Advertisement
YOU ARE HERE: LAT HomeCollections

Title Page

Fiction

September 14, 1986|Lisa Siegel Foster

PATCHWORK by Carolyn Banks (Crown: $15.95; 256 pp.). Reading Carolyn Banks' murder mystery "Patchwork" is like stepping on a Ferris wheel and finding out you're on the roller coaster instead. Rachel, who makes patchwork quilts for a living, deduces that her son has murdered her ex-husband and that she's to be next. Then we meet her son--outraged that his mother abandoned him in a home for delinquents; he's on the road to find her. While these two characters make their inevitable way toward confrontation, we're sure that's all there is to this story. That's when Banks evades the inevitable, and the roller-coaster ending--a hallmark of her earlier thrillers--begins.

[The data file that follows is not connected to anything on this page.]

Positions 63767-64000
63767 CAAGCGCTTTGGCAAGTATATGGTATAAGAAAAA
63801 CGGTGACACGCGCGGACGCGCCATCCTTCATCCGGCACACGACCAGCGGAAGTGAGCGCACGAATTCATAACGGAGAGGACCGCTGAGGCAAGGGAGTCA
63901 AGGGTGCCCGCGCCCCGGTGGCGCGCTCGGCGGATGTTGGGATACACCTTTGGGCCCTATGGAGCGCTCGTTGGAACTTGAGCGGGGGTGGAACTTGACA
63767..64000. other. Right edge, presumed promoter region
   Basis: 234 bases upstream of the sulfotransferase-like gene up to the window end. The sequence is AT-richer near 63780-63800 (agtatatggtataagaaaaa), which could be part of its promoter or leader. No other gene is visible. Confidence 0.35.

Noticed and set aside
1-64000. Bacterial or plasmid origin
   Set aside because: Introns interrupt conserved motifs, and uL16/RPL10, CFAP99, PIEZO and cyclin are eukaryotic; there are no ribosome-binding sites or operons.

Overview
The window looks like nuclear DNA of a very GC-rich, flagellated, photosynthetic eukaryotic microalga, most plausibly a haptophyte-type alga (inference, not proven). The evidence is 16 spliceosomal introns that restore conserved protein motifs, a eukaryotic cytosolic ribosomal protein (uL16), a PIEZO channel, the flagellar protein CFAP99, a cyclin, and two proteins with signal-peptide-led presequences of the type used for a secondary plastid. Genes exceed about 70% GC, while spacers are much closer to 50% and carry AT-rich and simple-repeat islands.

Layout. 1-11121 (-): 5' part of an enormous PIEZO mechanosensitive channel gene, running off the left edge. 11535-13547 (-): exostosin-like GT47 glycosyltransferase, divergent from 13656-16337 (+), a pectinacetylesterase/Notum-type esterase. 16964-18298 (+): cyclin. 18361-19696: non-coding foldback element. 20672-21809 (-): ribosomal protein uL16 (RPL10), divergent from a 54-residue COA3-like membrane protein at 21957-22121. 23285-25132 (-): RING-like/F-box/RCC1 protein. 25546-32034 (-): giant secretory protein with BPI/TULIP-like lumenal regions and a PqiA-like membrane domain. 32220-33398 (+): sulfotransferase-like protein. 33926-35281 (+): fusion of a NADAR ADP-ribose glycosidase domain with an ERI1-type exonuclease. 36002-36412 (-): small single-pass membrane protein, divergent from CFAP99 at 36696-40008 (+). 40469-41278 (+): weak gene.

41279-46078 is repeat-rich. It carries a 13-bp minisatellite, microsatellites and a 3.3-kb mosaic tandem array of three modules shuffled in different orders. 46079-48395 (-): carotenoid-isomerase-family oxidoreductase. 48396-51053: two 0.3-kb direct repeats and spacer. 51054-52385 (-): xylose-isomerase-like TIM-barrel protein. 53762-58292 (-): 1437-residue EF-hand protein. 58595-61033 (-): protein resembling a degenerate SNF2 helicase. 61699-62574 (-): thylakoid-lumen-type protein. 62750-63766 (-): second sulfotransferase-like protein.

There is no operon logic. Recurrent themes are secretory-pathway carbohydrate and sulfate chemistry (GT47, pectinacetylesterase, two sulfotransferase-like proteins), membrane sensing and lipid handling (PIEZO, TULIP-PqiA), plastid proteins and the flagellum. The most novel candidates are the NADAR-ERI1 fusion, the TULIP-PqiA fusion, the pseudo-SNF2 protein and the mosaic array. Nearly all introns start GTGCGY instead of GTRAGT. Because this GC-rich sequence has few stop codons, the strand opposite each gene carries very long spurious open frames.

In Banks' hands, the most nightmarish of fears seem remarkably, terrifyingly natural. Take, for example, the scene is which the son is reading about mass murderer Ted Bundy; he turns to Rachel and says, "I'm like that." Both characters recognize some truth in what he says, but Banks doesn't say who is more frightened by it, the son or the mother.

Actually, Banks never says anything she doesn't have to. If anything, she errs in withholding information until too late, because by the middle of the novel you can start guessing how the story will conclude.

Advertisement
Los Angeles Times Articles
|
|
|